Date of Award


Degree Name

Doctor of Philosophy



First Advisor

Talapatra, Saikat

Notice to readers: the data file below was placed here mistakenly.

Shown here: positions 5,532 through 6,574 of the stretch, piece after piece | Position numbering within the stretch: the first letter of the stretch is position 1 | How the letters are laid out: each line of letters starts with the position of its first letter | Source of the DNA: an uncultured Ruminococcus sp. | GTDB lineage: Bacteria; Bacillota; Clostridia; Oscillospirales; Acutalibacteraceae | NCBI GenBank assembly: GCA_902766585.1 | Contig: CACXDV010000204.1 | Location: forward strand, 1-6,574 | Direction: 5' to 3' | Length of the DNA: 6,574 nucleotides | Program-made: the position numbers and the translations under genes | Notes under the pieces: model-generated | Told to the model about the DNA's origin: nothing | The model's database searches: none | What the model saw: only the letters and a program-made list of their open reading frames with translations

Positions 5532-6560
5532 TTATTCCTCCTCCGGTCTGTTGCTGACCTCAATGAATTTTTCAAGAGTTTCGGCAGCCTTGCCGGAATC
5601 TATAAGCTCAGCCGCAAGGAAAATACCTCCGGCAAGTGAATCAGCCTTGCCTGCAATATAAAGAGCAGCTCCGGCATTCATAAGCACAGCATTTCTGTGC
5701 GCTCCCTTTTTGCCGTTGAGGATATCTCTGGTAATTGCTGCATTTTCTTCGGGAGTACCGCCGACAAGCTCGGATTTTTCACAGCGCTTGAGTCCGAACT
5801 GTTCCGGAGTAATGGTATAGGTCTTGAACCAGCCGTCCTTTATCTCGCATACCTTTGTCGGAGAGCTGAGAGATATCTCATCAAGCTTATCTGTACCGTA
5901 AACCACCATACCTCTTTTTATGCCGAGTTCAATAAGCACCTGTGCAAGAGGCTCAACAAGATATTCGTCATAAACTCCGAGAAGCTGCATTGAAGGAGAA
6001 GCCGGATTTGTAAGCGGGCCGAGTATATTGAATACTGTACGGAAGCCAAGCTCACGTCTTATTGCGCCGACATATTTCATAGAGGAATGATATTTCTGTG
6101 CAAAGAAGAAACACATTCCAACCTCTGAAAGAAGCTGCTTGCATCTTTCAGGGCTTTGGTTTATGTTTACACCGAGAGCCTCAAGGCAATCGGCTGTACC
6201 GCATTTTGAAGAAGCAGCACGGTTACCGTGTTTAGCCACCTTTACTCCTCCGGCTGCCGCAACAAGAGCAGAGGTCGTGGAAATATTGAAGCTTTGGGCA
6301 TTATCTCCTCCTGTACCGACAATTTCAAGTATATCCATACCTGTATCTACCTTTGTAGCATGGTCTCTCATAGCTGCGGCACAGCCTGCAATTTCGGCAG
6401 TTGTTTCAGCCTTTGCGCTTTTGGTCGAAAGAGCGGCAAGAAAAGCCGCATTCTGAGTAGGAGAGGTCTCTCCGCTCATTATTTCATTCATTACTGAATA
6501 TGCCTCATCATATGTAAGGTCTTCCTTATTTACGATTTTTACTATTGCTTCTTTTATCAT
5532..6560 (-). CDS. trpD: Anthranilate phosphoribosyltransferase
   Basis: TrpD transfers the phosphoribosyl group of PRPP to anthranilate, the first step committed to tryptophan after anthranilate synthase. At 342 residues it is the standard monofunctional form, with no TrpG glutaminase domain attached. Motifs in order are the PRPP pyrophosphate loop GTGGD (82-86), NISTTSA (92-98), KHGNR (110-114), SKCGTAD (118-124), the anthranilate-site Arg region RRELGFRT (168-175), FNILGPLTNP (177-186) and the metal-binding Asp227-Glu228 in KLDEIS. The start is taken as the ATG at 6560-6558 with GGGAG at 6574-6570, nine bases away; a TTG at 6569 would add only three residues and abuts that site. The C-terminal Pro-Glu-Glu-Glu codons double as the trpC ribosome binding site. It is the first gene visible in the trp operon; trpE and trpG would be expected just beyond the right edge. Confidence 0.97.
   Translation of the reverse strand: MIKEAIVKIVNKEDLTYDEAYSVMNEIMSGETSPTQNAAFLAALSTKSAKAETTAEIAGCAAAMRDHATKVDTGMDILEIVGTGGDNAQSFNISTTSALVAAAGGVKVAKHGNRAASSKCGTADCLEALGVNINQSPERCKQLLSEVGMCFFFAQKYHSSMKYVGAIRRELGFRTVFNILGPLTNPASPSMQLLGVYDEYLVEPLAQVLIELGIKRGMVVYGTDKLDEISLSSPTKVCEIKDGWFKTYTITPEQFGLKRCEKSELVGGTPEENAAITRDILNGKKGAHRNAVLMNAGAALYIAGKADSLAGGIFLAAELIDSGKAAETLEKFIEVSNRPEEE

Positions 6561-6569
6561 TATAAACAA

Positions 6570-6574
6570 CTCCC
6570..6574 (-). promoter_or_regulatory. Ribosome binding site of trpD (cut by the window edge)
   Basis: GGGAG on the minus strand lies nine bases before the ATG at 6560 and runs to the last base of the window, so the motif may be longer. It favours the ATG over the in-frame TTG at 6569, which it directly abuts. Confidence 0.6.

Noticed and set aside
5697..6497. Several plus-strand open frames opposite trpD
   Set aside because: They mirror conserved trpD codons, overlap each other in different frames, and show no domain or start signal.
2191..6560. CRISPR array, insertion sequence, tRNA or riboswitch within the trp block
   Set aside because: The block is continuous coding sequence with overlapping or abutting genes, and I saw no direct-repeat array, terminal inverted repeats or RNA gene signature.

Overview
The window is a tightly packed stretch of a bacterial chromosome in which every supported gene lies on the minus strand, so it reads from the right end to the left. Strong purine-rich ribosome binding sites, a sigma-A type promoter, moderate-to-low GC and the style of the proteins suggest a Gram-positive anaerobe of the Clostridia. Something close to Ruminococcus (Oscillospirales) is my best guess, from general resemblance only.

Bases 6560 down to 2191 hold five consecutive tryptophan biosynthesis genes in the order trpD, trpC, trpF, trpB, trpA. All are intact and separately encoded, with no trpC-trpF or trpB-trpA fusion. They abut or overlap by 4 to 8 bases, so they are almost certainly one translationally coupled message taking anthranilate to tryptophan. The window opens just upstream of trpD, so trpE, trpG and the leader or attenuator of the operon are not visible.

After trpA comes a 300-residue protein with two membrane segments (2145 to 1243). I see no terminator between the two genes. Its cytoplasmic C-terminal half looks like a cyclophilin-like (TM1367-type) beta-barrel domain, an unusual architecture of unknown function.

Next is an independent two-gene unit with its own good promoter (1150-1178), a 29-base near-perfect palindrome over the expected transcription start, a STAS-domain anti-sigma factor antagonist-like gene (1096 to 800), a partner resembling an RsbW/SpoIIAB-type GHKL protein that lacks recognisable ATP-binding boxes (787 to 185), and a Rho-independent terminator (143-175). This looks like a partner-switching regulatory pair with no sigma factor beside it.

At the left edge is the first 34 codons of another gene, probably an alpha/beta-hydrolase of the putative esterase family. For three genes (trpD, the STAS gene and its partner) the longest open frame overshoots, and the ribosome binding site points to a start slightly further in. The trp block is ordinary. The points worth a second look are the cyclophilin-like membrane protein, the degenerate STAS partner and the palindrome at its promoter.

This dissertation reports on the results of investigations performed on the electrochemical energy ‎storage properties of carbon nanotubes. Specifically, the effect of heat treatment on the ‎electrochemical energy storage properties of carbon nanotubes is reported. We will focus on ‎single-walled carbon nanotubes (SWCNTs) produced by using the direct decomposition of ‎metallocene (for example ferrocene). For understanding the basic properties related to ‎electrochemical storage, electrochemical double-layer capacitors (EDLCs) were fabricated using ‎CNTs as active electrode materials. Electrochemical characterization such as Cyclic Voltammetry ‎‎(CV), Gavanostic Charge-Discharge (GCD) measurements as well as Electrochemical Impedance ‎Microscopy (EIS) were performed. Other measurements to understand the physical nature of the ‎nanotubes used were also performed. These include, Scanning Electron Microscopy (SEM), and ‎Volumetric Adsorption measurements. Our investigations indicate that heat treatment of as-‎produced SWCNTs at 350oC for 1 hour can improve the specific capacitance of these materials ‎several times > 300% when used with potassium hydroxide (KOH) as the electrolyte. We have ‎also performed EDLC measurements using room temperature ionic liquid-based polymer ‎electrolyte. This was performed to increase the operational voltages of the devices. Enhanced ‎capacitances for heat-treated samples as compared to as-produced samples were also obtained in ‎the case of this electrolyte. ‎ We have also shown that it is possible to fabricate flexible supercapacitors using aligned ‎multi-walled carbon nanotubes (MWCNTs) grown directly on a metal (Inconel 600) substrate. ‎The flexibility and robust electrode materials are the crucial characteristics to maintain through ‎the solid-state electrolytes (gel polymer: PVA/H2SO4). Applying this type of gel on MWCNTs ‎growth which is in the right alignment on the flexible metal sheet (Inconel) gives robust CNTs ‎supercapacitors. To go further in understanding the charging mechanism in these supercapacitors, ‎circuit modeling was applied to determine the role of pseudocapacitance in these devices. ‎ Even though the findings reported in this dissertation are performed on specific materials, ‎fundamental understandings can be easily extrapolated to other energy storage devices. ‎Understanding the role of electrochemical charge mechanisms to store the charges in various ‎assembling of energy storage devices is a valuable insight for future investigations. ‎

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